This quick little experiment is aimed at demonstrating the concept in the simplest form.
A jGrowl notification triggered every ‘x’ seconds, or by a server event, isn’t of much use when the user isn’t around. They disappear after a few seconds. So instead, if the user is deemed inactive, you should make them “stick” or push them to a modal, similar to the loathed Growl notification rollup pictured below.
Obviously the linked example isn’t quite as eloquent, but it’s not like the Growl rollup was that well received to begin with. See what other cool shit you can come up with.
I’ve just pushed some major changes to my front end development guidelines to the public site. I spent a lot of time on this update, and it shows. I’ve added new content and improved old. I’ve ditched my own slap-dash styling in favour of the Twitter Bootstrap with some of my own personal tweaks. Be sure to check it out.
I’ve added some sections on:
- The importance of understanding the box model (CSS)
- Knowing when to float, and when to position (CSS)
- Generating unique IDs without timestamps (JS)
- Preserving middle mouse click functionality (UX)
- Cleaned up the overall design and interaction (Bootstrapped!)
- Re-wrote some content here and there
- Added pretty graphics to explanations
- Added some resources to the list
Basically, we’ve gone from this:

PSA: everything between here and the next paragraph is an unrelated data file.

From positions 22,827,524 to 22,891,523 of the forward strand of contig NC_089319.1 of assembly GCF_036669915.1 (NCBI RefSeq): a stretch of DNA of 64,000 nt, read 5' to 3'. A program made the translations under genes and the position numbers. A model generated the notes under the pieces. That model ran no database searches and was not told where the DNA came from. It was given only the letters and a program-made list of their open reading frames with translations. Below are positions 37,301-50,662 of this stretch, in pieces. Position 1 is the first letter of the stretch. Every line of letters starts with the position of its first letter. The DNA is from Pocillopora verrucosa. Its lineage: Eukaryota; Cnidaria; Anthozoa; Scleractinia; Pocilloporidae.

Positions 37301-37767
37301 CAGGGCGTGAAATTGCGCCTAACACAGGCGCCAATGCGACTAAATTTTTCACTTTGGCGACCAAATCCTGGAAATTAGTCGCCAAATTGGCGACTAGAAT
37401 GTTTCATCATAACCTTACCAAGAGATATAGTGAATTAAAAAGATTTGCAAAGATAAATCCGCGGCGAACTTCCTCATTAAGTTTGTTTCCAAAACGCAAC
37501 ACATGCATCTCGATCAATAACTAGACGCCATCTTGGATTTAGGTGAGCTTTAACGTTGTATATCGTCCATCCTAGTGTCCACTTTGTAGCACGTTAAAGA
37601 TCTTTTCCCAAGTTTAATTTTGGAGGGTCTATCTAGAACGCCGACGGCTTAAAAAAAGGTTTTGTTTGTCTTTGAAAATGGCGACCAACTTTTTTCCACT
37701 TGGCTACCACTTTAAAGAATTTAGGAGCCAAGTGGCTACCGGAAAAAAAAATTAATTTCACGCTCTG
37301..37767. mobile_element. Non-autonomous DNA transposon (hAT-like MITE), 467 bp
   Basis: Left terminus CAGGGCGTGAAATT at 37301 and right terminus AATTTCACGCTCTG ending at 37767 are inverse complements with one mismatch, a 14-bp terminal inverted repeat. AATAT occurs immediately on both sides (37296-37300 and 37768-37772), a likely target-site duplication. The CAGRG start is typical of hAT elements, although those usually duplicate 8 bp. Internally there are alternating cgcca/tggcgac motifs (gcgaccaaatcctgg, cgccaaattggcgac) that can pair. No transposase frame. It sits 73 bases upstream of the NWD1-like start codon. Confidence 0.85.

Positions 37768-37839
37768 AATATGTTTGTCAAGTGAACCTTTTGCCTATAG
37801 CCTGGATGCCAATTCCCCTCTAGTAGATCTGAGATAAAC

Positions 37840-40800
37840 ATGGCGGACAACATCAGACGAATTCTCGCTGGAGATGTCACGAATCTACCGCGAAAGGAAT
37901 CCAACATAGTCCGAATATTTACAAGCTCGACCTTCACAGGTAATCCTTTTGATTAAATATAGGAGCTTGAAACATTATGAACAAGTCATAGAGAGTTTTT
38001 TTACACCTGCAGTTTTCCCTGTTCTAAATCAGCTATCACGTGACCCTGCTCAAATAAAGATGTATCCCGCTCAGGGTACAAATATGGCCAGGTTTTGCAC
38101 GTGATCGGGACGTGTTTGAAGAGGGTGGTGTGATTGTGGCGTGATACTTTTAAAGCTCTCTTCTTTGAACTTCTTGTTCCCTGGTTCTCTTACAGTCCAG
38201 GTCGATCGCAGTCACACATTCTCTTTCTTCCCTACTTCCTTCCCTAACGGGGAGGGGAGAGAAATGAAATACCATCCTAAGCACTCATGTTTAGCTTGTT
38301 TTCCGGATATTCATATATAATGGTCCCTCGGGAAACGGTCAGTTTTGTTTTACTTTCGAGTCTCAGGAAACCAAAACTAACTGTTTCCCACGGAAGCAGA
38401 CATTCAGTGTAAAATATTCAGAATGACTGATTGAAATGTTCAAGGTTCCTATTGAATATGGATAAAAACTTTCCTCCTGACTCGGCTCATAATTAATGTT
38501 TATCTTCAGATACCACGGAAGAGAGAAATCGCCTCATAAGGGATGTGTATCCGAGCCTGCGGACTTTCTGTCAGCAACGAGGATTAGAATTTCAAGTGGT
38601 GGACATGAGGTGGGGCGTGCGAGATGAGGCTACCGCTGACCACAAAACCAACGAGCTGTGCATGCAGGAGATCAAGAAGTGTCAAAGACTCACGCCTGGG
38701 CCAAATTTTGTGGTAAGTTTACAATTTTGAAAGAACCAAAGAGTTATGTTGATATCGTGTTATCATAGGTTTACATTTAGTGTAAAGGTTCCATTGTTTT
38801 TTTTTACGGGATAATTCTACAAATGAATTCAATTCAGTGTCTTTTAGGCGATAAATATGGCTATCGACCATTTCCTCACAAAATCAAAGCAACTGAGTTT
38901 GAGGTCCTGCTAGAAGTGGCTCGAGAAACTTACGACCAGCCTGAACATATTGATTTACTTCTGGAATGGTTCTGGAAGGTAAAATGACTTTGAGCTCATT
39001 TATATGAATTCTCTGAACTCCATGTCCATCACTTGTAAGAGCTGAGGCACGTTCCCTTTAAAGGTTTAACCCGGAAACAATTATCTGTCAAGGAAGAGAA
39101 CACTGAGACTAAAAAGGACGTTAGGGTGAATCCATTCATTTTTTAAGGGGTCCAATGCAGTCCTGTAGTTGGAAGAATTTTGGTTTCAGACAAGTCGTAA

Dynamic Credit Card Type Selection - UX Lab 003
If you find yourself buying a lot of things online, or perhaps building a lot of eCommerce websites - you will have experienced a range of credit card forms. The good. The bad. The ugly. Some fields are required to pass security checks. Some seemingly exist only to frustrate you. But what seems constant is the lack of innovation over the years in what is a staple in eCommerce design.
One example that does it really well is the purchase page for Coda, by Panic Software. Not only does it auto-select the card type of the credit card, but it also updates the select button with a background image indicating progress. The only downside I can really find to the Coda page is that when the card image changes, it’s not sprited so you see a flash of white as the images load.
Using a list of prefixes published to Wikipedia, it’s possible to identify nearly every card type in the world. This opens a host of possibilities to designers, like this: